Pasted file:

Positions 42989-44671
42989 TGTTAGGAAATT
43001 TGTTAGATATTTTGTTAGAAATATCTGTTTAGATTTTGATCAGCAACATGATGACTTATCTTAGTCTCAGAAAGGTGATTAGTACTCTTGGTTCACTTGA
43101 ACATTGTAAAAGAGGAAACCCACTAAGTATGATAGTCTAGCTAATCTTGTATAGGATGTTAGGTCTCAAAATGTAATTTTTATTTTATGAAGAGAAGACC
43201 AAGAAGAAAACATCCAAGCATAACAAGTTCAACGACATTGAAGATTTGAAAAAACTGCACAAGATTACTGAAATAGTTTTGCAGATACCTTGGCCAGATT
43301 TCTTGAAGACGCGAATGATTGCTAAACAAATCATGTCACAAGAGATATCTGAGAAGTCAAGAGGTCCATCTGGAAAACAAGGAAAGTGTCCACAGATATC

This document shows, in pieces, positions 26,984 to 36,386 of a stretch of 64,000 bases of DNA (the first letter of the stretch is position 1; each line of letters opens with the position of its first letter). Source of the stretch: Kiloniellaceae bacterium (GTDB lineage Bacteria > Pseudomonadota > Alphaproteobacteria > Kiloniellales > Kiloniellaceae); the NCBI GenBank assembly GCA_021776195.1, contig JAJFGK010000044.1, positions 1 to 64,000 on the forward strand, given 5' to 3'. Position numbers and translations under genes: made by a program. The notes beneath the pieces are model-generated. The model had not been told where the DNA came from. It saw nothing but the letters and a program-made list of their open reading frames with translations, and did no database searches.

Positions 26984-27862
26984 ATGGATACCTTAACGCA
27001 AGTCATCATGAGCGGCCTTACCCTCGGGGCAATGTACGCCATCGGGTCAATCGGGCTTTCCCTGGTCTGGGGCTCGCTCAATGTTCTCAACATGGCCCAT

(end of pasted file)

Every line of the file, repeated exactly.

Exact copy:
Positions 42989-44671
42989 TGTTAGGAAATT
43001 TGTTAGATATTTTGTTAGAAATATCTGTTTAGATTTTGATCAGCAACATGATGACTTATCTTAGTCTCAGAAAGGTGATTAGTACTCTTGGTTCACTTGA
43101 ACATTGTAAAAGAGGAAACCCACTAAGTATGATAGTCTAGCTAATCTTGTATAGGATGTTAGGTCTCAAAATGTAATTTTTATTTTATGAAGAGAAGACC
43201 AAGAAGAAAACATCCAAGCATAACAAGTTCAACGACATTGAAGATTTGAAAAAACTGCACAAGATTACTGAAATAGTTTTGCAGATACCTTGGCCAGATT
43301 TCTTGAAGACGCGAATGATTGCTAAACAAATCATGTCACAAGAGATATCTGAGAAGTCAAGAGGTCCATCTGGAAAACAAGGAAAGTGTCCACAGATATC

This document shows, in pieces, positions 26,984 to 36,386 of a stretch of 64,000 bases of DNA (the first letter of the stretch is position 1; each line of letters opens with the position of its first letter). Source of the stretch: Kiloniellaceae bacterium (GTDB lineage Bacteria > Pseudomonadota > Alphaproteobacteria > Kiloniellales > Kiloniellaceae); the NCBI GenBank assembly GCA_021776195.1, contig JAJFGK010000044.1, positions 1 to 64,000 on the forward strand, given 5' to 3'. Position numbers and translations under genes: made by a program. The notes beneath the pieces are model-generated. The model had not been told where the DNA came from. It saw nothing but the letters and a program-made list of their open reading frames with translations, and did no database searches.

Positions 26984-27862
26984 ATGGATACCTTAACGCA
27001 AGTCATCATGAGCGGCCTTACCCTCGGGGCAATGTACGCCATCGGGTCAATCGGGCTTTCCCTGGTCTGGGGCTCGCTCAATGTTCTCAACATGGCCCAT